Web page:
The snowflakes are at it again with their attacks on free speech and rampant thought policing – actual policing, in this case. An activist from the women’s protest group Code Pink has been arrested, charged and convicted, for laughing at the Attorney General.
Yes, you read that right. Desiree Fairooz was convicted along with two of her Code Pink colleagues for disrupting the confirmation hearing of Attorney General Jeff Sessions in January. Fairooz’s specific crime is her reaction to a statement from one Senator that Sessions’ record of “treating all Americans equally under the law is clear and well-documented”. She laughed. And now she faces jail time. In fact, all three women could be jailed now they have been found guilty of “disorderly conduct” and “parading or demonstrating on Capitol grounds”.
This is the side of the free speech debate that never gets mentioned when over-zealous college students are disinviting controversial speakers from campuses and boycotting celebrities for their provocative comments. No-platforming has serious risks (universities are, after all, meant to be places of discourse and debate), but banned speakers like Milo Yiannopoulos, Ann Coulter and Katie Hopkins do not face arrest and imprisonment when a college decides they do not want them to speak there. They are free to air their views on TV, on the radio, online or in print, without fearing the police – thought or otherwise – will turn up at their door. They have the freedom to speak, just not always the right to a receptive audience to listen.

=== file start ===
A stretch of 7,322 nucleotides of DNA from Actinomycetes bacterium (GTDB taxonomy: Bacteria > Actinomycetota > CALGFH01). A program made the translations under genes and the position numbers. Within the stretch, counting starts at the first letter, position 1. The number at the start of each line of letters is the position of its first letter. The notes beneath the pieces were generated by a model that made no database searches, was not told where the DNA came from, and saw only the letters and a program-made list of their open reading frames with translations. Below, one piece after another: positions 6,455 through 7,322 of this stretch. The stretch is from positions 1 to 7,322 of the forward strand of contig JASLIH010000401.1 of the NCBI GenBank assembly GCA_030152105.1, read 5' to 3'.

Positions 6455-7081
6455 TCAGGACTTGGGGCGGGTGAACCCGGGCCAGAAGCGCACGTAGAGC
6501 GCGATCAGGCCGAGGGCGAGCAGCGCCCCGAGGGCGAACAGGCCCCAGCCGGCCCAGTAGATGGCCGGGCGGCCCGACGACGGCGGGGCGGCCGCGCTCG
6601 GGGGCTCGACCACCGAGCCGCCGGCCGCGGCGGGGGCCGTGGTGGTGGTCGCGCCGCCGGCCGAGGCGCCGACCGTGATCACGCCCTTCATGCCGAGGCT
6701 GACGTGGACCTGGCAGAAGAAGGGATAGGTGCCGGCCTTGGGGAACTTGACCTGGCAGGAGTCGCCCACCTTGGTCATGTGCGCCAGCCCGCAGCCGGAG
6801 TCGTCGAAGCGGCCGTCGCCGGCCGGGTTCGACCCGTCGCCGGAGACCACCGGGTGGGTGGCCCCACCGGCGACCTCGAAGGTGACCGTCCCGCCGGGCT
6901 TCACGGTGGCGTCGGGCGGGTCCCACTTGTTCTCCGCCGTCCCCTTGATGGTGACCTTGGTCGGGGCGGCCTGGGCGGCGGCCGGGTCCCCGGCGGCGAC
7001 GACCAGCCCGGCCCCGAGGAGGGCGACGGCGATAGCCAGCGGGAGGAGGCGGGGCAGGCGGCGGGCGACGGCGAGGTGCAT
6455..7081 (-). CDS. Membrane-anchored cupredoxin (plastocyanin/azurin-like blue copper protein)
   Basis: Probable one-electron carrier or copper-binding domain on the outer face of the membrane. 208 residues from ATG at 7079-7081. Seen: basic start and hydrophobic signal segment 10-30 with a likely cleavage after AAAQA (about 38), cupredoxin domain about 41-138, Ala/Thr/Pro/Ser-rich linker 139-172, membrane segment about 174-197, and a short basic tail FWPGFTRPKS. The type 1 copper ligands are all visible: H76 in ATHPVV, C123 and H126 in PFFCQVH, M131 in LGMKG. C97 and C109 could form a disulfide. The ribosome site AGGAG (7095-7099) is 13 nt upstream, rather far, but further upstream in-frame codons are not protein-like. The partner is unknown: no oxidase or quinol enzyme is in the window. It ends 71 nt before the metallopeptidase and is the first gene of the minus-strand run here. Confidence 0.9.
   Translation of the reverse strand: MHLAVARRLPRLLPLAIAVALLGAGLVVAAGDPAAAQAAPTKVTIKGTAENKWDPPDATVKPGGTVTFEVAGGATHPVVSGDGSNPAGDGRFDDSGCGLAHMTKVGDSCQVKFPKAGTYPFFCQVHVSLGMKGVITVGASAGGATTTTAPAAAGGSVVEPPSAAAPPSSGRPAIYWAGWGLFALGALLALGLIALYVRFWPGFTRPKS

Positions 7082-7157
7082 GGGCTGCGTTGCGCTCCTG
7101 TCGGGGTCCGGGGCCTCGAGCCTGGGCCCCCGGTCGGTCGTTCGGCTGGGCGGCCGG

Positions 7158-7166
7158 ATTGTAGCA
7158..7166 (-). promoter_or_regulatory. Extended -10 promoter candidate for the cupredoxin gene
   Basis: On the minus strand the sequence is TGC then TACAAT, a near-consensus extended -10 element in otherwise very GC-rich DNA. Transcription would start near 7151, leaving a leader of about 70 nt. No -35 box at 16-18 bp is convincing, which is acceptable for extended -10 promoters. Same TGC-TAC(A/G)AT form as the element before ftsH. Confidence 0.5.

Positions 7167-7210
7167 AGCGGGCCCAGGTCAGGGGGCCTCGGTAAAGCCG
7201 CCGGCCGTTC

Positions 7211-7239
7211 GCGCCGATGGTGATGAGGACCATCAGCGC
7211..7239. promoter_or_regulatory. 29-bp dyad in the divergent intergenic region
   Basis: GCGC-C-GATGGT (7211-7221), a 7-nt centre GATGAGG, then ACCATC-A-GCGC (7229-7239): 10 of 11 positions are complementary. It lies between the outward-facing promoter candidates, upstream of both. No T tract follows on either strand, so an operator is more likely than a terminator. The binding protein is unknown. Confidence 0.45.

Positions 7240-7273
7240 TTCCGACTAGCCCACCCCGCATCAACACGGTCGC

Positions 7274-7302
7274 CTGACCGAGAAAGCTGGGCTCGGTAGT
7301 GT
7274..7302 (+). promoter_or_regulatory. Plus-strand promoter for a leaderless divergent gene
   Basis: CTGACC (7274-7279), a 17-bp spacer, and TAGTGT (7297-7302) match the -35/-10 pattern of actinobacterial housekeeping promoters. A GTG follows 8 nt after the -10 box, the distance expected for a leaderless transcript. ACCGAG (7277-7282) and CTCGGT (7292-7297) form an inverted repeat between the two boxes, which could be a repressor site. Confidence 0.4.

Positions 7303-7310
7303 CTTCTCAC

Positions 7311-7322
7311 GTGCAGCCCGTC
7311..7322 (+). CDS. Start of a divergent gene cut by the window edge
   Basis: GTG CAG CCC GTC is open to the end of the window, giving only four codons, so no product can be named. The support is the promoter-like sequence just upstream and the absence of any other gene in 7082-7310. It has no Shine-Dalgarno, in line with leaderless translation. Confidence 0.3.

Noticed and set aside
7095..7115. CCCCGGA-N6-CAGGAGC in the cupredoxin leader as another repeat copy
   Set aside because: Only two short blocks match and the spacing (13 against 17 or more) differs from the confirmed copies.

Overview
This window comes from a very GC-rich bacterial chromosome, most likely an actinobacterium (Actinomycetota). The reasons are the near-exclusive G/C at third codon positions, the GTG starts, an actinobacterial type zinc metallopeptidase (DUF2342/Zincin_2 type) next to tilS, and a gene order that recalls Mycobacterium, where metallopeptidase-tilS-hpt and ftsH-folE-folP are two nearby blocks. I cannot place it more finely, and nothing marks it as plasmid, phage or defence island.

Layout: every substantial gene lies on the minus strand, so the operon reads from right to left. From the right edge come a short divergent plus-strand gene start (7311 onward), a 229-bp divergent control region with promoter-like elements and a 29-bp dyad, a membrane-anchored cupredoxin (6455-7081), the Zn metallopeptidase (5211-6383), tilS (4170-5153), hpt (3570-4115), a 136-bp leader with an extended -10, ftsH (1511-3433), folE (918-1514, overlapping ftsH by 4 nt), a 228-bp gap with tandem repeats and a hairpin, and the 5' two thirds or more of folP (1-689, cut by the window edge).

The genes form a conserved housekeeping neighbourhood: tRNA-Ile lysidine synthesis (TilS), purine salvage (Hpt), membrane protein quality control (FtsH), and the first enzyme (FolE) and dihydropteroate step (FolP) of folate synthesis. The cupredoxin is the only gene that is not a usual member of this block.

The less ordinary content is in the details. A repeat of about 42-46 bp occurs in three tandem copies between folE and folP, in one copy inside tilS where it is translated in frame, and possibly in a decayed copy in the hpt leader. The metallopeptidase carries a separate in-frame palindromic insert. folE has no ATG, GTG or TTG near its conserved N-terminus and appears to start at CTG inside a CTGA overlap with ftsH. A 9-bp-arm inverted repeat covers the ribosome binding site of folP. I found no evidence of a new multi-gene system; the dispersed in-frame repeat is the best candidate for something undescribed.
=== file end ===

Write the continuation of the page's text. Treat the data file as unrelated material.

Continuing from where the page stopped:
In contrast, Desiree Fairooz was exercising her right to express her discontent with Sessions’ appointment as Attorney General, on behalf of Code Pink. She and her colleagues attended the hearing to protest silently but visibly, wearing bright pink and holding signs saying things like “End Racism, Stop Sessions”. That is an entirely legitimate political act, regardless of whether or not you agree with it. A Senator made a statement she found ridiculous, and she laughed. Fairooz said her laugh was little more than a giggle, while prosecutors claim it was loud and disruptive, but either way, no one has suggested she was being threatening, aggressive or inflammatory. In fact, as protests go, it was rather tame – especially compared to crowds of Trump supporters during his campaign rallies chanting (about Hillary Clinton) “Lock her up” and “Hang that bitch”. To my knowledge, none of them face charges.
If you care about free speech – really care about it, rather than using it as an excuse to scold hyper-active students – then the conviction of Fairooz and the other two women is chilling. There can be no question that an activist committing a similar “crime” during the confirmation hearing of one of President Obama’s nominees would never face such charges. Whether you agree with Fairooz or not, nobody should face prison for expressing how they feel. There is a difference between being demonised in the court of public opinion (as many controversial speakers claim they have been after airing unpopular views) and being convicted by an actual court for having an opinion.
This is what the free speech debate has come to in Trump’s America. We should all be terrified.
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